Russians have been going to the polls on Sunday to elect the 450 members of the lower house of parliament. So far, the election monitoring group GOLOS says it has received more than 1,300 complaints. After corruption was charged in the 2011 Duma election, there were massive protests in Moscow. Understandably, many eyes are watching today.
CCTV’s John Metherell reports.
Russian Duma elections taking placeRussians have been going to the polls on Sunday to elect the 450 members of the lower house of parliament. So far, the election monitoring group GOLOS says it has received more than 1,300 complaints.
Polls opened first in eastern Russia and have now closed in places like Vladivostok after 12 hours of voting. Stations are open from 8am to 8pm, but because of the size of the country, voting takes 22 hours. Russian citizens can also vote at many of the Russian embassies and consulates around the world.
While the result is not expected to change how power is distributed in the Duma, the perception of an honest count is a critical factor for Russia.
Turnout was reported as moderate at around 40 percent of eligible voters. By early Monday, most ballots are expected to be counted.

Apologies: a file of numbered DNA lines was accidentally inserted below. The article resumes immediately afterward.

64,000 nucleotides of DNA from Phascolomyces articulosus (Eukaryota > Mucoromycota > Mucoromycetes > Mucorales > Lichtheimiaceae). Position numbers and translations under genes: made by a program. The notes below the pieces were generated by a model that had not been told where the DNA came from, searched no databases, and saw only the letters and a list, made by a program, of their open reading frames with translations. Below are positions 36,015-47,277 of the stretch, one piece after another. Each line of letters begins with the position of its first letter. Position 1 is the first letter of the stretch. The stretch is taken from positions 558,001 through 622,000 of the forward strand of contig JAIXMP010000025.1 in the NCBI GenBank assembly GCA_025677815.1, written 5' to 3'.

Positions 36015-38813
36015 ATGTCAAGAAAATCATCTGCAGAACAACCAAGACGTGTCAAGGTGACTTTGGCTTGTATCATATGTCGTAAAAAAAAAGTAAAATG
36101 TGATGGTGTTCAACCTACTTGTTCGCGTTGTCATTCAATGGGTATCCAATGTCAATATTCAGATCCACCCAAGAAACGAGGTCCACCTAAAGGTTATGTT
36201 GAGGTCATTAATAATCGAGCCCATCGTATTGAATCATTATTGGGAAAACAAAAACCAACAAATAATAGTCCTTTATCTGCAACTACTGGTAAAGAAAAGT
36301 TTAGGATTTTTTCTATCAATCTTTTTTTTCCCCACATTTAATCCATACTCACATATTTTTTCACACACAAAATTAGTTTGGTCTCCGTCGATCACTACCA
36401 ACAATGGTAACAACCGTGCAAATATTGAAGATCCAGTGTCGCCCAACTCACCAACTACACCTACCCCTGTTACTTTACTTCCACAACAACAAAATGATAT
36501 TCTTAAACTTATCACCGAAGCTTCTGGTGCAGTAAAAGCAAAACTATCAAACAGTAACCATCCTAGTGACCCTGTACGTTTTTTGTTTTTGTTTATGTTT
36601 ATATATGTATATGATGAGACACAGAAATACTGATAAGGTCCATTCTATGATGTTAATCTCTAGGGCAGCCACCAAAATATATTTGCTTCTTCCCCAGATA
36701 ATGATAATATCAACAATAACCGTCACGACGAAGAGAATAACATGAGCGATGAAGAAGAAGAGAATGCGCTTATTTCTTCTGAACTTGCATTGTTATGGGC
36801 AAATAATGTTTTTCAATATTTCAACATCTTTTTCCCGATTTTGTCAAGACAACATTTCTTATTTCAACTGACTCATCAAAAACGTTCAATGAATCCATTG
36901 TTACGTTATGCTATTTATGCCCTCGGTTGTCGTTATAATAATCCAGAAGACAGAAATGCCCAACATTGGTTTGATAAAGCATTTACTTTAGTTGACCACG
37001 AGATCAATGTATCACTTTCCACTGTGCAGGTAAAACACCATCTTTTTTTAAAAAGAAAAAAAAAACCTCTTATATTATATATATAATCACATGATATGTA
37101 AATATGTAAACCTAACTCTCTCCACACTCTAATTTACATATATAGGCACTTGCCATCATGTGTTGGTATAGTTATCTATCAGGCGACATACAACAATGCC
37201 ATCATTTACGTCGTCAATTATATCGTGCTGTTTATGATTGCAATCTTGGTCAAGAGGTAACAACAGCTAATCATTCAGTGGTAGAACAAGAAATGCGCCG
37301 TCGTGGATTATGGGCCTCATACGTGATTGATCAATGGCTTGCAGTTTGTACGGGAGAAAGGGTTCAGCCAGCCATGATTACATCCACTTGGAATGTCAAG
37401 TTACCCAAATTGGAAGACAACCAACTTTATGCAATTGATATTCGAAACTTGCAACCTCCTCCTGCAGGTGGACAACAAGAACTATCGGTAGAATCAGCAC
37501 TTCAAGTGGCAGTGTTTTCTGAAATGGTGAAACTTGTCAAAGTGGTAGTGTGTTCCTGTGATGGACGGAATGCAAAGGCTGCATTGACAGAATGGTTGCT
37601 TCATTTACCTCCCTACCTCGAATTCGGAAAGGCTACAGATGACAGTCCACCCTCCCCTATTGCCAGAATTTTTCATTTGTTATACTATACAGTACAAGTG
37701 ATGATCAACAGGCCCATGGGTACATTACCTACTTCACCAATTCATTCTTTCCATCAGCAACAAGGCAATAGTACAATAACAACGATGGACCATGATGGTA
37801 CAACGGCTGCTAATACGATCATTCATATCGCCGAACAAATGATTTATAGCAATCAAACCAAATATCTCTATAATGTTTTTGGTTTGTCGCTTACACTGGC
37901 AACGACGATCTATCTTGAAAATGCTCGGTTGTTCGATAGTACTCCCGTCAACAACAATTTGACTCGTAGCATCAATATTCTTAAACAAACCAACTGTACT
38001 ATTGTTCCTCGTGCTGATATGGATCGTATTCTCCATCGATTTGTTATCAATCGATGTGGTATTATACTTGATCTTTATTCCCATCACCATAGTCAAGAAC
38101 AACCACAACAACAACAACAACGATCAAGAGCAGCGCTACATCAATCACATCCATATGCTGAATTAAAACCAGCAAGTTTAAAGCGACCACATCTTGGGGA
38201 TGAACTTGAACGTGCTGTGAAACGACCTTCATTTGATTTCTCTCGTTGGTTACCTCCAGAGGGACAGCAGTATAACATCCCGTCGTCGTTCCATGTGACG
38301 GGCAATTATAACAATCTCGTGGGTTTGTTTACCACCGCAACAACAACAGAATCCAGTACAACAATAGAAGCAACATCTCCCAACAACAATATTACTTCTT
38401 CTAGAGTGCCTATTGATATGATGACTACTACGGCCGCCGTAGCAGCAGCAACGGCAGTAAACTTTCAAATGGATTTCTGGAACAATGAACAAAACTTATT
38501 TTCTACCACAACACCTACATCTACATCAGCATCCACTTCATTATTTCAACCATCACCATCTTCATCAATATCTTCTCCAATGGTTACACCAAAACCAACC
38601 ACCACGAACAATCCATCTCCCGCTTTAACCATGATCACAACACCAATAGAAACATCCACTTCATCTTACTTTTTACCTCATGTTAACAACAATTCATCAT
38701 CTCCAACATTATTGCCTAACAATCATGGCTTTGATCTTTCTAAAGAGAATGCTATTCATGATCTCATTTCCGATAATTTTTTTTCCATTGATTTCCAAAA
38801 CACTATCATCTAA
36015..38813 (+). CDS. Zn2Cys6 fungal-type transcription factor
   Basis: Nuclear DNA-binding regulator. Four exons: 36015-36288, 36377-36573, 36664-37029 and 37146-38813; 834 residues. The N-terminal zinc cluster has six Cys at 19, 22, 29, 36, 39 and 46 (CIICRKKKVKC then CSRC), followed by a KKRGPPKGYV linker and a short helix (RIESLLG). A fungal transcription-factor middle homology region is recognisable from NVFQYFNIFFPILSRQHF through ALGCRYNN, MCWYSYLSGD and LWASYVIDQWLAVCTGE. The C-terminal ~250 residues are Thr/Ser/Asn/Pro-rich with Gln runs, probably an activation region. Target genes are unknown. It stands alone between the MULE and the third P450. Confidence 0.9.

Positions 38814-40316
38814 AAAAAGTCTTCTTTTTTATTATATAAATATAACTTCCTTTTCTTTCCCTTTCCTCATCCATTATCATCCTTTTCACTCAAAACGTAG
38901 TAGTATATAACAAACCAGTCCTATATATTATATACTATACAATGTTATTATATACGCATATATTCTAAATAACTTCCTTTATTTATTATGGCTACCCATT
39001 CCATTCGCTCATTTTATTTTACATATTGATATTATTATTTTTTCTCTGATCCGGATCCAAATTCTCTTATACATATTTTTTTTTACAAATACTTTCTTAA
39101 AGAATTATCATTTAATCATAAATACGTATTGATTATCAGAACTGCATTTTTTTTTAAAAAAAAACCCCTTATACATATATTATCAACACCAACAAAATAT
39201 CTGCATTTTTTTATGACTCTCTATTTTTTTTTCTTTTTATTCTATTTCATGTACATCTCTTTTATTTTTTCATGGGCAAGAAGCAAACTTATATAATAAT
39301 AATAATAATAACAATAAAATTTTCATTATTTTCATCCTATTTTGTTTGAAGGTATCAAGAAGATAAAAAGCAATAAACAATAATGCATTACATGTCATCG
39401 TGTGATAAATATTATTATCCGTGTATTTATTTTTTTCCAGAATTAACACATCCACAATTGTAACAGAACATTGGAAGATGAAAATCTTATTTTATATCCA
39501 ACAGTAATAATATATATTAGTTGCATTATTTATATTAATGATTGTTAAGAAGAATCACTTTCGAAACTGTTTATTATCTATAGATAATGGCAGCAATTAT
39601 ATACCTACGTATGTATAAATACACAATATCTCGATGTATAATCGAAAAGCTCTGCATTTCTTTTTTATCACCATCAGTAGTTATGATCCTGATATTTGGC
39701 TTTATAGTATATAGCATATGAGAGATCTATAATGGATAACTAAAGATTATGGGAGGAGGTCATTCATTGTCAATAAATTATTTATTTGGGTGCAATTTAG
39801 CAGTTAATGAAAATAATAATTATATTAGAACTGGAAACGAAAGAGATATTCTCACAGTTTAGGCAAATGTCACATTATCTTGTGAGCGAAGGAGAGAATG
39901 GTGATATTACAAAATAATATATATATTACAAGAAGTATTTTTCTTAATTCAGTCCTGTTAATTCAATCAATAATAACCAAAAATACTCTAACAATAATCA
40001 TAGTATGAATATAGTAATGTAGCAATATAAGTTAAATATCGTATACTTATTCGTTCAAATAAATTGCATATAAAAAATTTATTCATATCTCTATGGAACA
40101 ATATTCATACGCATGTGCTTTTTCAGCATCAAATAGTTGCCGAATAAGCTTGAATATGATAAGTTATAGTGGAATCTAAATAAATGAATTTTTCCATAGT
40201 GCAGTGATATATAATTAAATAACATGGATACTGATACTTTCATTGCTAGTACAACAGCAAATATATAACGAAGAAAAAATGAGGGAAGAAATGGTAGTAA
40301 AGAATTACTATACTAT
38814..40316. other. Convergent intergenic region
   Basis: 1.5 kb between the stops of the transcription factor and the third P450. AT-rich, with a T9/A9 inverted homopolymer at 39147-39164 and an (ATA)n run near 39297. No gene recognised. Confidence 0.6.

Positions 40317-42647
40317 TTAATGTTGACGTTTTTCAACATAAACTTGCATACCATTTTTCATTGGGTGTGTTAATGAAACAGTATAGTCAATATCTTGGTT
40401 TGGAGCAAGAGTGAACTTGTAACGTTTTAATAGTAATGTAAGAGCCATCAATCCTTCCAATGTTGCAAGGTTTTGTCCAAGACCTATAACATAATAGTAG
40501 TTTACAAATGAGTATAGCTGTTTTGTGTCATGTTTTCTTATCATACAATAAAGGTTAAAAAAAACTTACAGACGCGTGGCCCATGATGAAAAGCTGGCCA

Allegations of election fraud have already been made. One video has been released showing what appears to be ballot stuffing in the southern Russian republic of Dagestan.
Valentina Matviyenko, Chairwoman of the Federation Council, says violations are a human – not a government factor.
“Many times the president has asked to secure transparent and honest elections to raise the trust of civilians,” said Matviyenko. “However, sometimes there are people who try to falsify, to provide an advantage for some party.”
Parliamentary voting is taking place in Crimea and the city of Sevastopol for the first time since Russia annexed it from Ukraine in 2014.
There were brief disruptions in Kiev as protestors tried to block the entrance to the Russian embassy.
The voting has been condemned by Western leaders, but some locals are happy to be taking part. Igor Kuznetsov, a local resident, is one of them.
“I want our factories to resume work, our fishing port to start working again, to have more jobs,’ Kuznetsov said. “I want people to live better than during the hard times for Ukraine.”
The pro-Kremlin United Russia party is seen retaining even more dominant power in the Duma. The three other parties in the parliament are also expected to win seats and vote with United Russia.